The Square of Pegasus is in the south during the evening and forms the body of the winged horse. The square is marked by 4 stars of 2nd and 3rd magnitude, with the top left hand one actually forming part of the constellation Andromeda. The sides of the square are almost 15 degrees across, about the width of a clentched fist, but it contains few stars visibe to the naked eye. If you can see 5 then you know that the sky is both dark and transparent! Three stars drop down to the right of the bottom right hand corner of the square marked by Alpha Pegasi, Markab. A brighter star Epsilon Pegasi is then a little up to the right, at 2nd magnitude the brightest star in this part of the sky. A little further up and to the right is the Globular Cluster M15. It is just too faint to be seen with the naked eye, but binoculars show it clearly as a fuzzy patch of light just to the right of a 6th magnitude star.


The stars of Andromeda arc up and to the left of the top left star of the square, Sirra or Alpha Andromedae. The most dramatic object in this constellation is M31, the Andromeda Nebula. It is a great spiral galaxy, similar to, but somewhat larger than, our galaxy and lies about 2.5 million light years from us. It can be seen with the naked eye as a faint elliptical glow as long as the sky is reasonably clear and dark. Move up and to the left two stars from Sirra, these are Pi amd Mu Andromedae. Then move your view through a rightangle to the right of Mu by about one field of view of a pair of binoculars and you should be able to see it easily. M31 contains about twice as many stars as our own galaxy, the Milky Way, and together they are the two largest members of our own Local Group of about 3 dozen galaxies.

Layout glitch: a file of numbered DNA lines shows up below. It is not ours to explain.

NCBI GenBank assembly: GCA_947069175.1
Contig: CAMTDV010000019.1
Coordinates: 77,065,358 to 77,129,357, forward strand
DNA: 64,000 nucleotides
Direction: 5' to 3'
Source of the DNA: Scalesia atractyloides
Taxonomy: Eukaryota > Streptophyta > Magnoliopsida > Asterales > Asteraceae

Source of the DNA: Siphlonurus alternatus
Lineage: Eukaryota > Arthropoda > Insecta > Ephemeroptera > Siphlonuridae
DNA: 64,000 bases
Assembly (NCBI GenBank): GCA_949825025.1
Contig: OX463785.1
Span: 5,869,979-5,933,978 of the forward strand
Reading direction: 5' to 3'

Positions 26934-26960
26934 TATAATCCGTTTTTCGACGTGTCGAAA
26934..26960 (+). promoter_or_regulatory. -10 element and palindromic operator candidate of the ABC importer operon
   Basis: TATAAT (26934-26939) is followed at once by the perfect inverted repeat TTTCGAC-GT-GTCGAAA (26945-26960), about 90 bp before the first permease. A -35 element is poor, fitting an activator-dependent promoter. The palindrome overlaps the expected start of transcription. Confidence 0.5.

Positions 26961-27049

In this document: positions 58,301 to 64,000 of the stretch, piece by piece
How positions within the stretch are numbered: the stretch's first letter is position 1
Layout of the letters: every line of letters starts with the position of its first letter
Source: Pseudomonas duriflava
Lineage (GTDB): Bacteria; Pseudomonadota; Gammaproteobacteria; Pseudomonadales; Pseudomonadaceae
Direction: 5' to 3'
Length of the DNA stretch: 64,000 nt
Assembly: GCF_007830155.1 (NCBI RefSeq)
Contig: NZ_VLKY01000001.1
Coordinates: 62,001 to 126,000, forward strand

M31 - The Andromeda Nebula
M33 in Triangulum

If, using something like 8 by 40 binoculars, you have seen M31 as described above, it might well be worth searching for M33 in Triangulum. Triangulum is

the small faint constellation just below Andromeda. Start on M31, drop down to Mu Andromedae and keep on going in the same direction by the same distance as you have moved from M31 to Mu Andromedae. Under excellent seeing conditions (ie., very dark and clear skies) you should be able to see what looks like a little piece of tissue paper stuck on the sky or a faint cloud. It appears to have uniform brightness and shows no structure. The shape is irregular in outline - by no means oval in shape and covers an area about twice the size of the Moon. It is said that it is just visible to the unaided eye, so it the most distant object in the Universe that the eye can see. The distance is now thought to be 3.0 Million light years - just greater than that of M31.

M33 in triangulum - David Malin